Carbon market news: The biggest stories of 2017

Carbon markets are booming in 2017, with prices on average rising by 3.6% year-over-year and rising at an annual rate of more than 6% over the past 12 months.

The market, which is largely dominated by China, is buoyed by a recent decision by the European Union (EU) to lift its emissions trading scheme to include all new vehicles sold in 2018.

In November, Tesla Motors Inc. (TSLA) and Fiat Chrysler Automobiles NV (FCAU) announced a merger and the combined company will buy rival General Motors Co. (GM).

The deal will also lead to the merger of Fiat Chrysler’s U.S. operations.

The global market for carbon credits, which are often sold to buyers as an alternative to diesel fuel, is up nearly 30% in 2017 over 2016, according to Bloomberg New Energy Finance data.

The United States is also a strong exporter of carbon credits.

Last year, the U.K. exported more than 3 billion tons of carbon dioxide, or 6% of the global total, according the International Energy Agency (IEA).

The U.N. has also called for a carbon tax, although it is unlikely to pass in the near term.

A U.G. and U.A.F. summit on climate change last year ended without a decision on a carbon price.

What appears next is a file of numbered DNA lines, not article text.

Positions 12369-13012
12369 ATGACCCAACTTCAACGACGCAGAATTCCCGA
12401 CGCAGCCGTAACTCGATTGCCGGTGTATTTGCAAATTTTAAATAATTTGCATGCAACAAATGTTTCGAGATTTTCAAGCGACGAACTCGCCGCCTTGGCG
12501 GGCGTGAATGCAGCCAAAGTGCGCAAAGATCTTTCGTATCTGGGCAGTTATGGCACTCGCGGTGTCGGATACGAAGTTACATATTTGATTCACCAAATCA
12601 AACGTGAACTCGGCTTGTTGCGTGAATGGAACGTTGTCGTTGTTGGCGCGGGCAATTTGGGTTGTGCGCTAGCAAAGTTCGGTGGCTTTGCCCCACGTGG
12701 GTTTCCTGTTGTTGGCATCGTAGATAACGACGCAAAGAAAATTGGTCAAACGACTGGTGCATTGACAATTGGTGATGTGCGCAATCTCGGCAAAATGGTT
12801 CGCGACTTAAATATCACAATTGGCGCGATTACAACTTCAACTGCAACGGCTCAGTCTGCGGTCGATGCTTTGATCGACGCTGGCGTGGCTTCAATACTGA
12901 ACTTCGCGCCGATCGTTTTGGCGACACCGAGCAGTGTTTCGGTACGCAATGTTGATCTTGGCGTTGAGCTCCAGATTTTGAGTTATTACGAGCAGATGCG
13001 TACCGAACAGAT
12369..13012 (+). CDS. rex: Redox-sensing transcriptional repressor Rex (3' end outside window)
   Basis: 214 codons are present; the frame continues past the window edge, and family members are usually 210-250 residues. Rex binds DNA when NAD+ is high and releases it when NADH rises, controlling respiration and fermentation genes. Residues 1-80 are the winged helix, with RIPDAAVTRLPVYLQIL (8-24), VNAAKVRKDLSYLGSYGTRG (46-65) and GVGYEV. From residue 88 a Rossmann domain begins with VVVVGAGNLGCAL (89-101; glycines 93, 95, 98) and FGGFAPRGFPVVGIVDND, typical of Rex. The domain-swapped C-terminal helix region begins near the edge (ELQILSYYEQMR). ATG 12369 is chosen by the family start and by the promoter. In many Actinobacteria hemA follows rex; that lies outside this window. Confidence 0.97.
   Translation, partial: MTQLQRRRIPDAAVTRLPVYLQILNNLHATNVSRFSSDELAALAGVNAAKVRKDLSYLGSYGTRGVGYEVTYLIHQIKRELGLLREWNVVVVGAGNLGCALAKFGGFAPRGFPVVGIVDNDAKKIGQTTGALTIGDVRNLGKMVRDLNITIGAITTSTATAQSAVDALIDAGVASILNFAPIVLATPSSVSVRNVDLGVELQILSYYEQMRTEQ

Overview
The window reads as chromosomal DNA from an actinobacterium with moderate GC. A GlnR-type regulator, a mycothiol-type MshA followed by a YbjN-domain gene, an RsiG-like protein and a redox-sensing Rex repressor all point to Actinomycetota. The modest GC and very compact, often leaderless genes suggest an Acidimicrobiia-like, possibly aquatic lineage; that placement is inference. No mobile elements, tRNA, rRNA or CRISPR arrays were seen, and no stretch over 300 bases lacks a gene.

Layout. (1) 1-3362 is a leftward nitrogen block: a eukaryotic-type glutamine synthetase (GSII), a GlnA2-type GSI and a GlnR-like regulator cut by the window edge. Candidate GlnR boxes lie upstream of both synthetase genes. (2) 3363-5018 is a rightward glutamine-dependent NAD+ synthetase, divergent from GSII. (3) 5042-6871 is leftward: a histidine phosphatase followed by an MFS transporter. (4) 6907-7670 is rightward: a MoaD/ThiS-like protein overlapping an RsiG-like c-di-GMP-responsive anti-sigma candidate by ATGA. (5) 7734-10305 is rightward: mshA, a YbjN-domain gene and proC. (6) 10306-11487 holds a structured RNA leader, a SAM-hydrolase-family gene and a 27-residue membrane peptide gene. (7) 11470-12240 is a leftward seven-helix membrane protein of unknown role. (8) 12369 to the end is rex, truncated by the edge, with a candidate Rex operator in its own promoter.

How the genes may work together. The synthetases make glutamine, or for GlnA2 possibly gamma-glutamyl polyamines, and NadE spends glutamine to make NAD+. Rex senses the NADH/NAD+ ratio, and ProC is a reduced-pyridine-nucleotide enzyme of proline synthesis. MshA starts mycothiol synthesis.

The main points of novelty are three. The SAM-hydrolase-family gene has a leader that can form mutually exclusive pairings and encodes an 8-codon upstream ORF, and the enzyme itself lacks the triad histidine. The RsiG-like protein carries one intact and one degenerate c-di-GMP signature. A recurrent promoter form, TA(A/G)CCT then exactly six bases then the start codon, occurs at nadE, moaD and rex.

The U, S. and European Union will also continue to introduce a carbon market next year, as they did in 2018, when the European Commission adopted a proposal for a global carbon market.

The markets are also expected to continue to expand in 2018 due to a $1 trillion market in carbon credits sold to households, businesses and the global economy.

While the U and S. markets have seen record prices in 2017 due to higher prices for natural gas and oil, prices in China have dropped significantly, reflecting the country’s transition to a cleaner economy.

The Chinese government announced plans to cap carbon dioxide emissions at 40% below 2005 levels by 2030.

“The world is going to get a lot more carbon emissions into the atmosphere than we ever had in the past, but we’re going to have a lot less of them,” said Matti Møller, head of global energy strategy at Bernstein Research.

“We’re seeing more growth in the carbon market as a result of China’s shift to a green economy, as well as a lot of other things that are driving the market.”